The five largest U.S. securities firms — Goldman, Morgan Stanley, Merrill Lynch & Co., Lehman and Bear Stearns — will have to fund $75 billion of loan commitments to LBOs at a loss because most investors have stopped buying that kind of debt, Citigroup Inc. analyst Prashant Bhatia estimated last month.
Of the group, only Goldman is likely to report an increase in third-quarter earnings when it releases results next week, according to a Bloomberg survey of analysts. Morgan Stanley, Lehman and Bear Stearns probably will say profit fell in the three months that ended in August, the survey shows. Merrill reports in October. All five companies are based in New York.
“They have been, to their ruin in some cases, borrowing short and investing long,” said Jim Cusser, who helps manage $1.5 billion in fixed-income investments at Waddell & Reed Inc. in Overland Park, Kansas. “Now they’re regretting that, because what they put their money into isn’t panning out.”
Standard & Poor’s said less than a year ago that Lehman continued to merit an A+ credit rating because of its “exceptional liquidity, strong cost controls and excellent risk management.” Lehman went on to earn more than $150,000 per employee in 2006 and pay Chief Executive Officer Richard Fuld $40.5 million.
Today, bond yields show that Lehman is considered more risky than Colombia, where the government has been waging a four-decade war with drug-funded rebels and one in 10 members of the workforce is unemployed. Colombia is rated BBB- by S&P, the lowest investment-grade rating, and carries a Ba2 junk rating from Moody’s Investor’s Service.
While securities firms, including Lehman, can compensate for declining revenue by cutting jobs, they have less control over credit costs…..
The explosion in credit spreads on Wall Street may take an even heavier toll on profit next year, when the five firms have almost $133 billion of bonds maturing, according to data compiled by Bloomberg. Bond indexes maintained by Merrill show that the cost of refinancing that debt has swelled by about $1.3 billion since the beginning of 2007, excluding the cushioning effect of any interest-rate hedges.
Pile of Debt
“Any securities firm is an institution that requires access to capital to fund itself,” said Mitch Stapley, who helps manage $12.7 billion at Fifth Third Asset Management in Grand Rapids, Michigan. Wider spreads “will impact their profitability,” he said.
Goldman is the only firm to have distributed its refinancing obligations so there’s no outsized amount of debt coming due in a single year.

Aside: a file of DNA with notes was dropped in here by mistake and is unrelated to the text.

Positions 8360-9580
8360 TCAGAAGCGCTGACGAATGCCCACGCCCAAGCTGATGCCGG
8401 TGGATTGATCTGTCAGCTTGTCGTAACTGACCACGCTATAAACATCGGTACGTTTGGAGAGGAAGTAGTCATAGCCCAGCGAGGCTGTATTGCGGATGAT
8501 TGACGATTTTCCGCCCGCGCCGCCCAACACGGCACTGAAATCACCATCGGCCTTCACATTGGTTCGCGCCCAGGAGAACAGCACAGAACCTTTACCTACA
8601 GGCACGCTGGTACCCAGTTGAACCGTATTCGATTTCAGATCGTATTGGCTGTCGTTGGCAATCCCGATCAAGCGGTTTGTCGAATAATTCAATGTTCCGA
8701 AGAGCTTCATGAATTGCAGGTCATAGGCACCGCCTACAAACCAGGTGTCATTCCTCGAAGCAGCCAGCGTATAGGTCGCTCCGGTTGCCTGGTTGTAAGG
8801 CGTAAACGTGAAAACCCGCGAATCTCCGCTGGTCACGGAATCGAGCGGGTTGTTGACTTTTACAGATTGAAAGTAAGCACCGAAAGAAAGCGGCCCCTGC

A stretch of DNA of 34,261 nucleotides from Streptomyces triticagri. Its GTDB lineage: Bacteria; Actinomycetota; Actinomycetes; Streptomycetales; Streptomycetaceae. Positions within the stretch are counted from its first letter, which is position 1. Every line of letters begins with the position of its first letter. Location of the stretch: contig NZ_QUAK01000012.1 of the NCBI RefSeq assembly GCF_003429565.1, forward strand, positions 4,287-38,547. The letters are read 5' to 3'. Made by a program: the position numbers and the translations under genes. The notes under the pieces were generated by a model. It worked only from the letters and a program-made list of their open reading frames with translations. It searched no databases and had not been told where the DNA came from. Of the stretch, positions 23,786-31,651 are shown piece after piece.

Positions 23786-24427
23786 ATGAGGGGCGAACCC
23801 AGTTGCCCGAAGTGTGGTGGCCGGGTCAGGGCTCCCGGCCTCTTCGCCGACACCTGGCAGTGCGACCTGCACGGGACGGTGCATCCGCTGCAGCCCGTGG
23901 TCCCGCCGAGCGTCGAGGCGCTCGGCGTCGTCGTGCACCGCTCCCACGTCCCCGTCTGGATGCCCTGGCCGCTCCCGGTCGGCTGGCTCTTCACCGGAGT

Merrill has $42 billion of bonds maturing next year, the most on Wall Street and about 50 percent more than in 2009. Morgan Stanley is next at $34 billion.
“It has always been a competitive advantage for Wall Street firms to have a lower cost of capital,” said Roy Smith, a finance professor at New York University and former partner at Goldman. “Right now Lehman might be a little pressed. If Goldman and Morgan Stanley are doing better, that gives them a comparative advantage.”
Return on Capital
The securities industry has relied increasingly on borrowed money to boost profits and returns for investors. In the first quarter, Goldman had 24.7 times more in assets than it had in shareholders’ equity, and the firm’s return on the tangible portion of that capital was 44.7 percent. Five years earlier, in the first quarter of 2002, the leverage ratio was 16.8 and return on equity was 15.4 percent.
Goldman CEO Lloyd Blankfein, who led the firm to a Wall Street record $9.54 billion in earnings last year, said in June that low interest rates and easy credit helped fuel the five-year boom in real estate, LBOs and emerging-market investments. He also warned them what to expect when spreads widen.
You’d see “a lot of that wealth, which was created over the years, unravel very quickly,” he said at a June 27 conference at the New York Stock Exchange. “You wouldn’t enjoy that.”
Blankfein, 52, was paid $54 million last year. James Owens, Caterpillar’s 61-year-old chief executive officer, earned $14.8 million.
Following are 10-year bond yields for each of the five largest Wall Street firms:
Goldman Sachs 5.625% due in 1/2017: 5.818%
Morgan Stanley 5.45% due in 1/2017: 5.926%
Merrill Lynch 5.7% due in 5/2017: 6.110%
Lehman Bros 5.75% due in 1/2017: 6.297%
Bear Stearns 5.55% due in 1/2017: 6.448%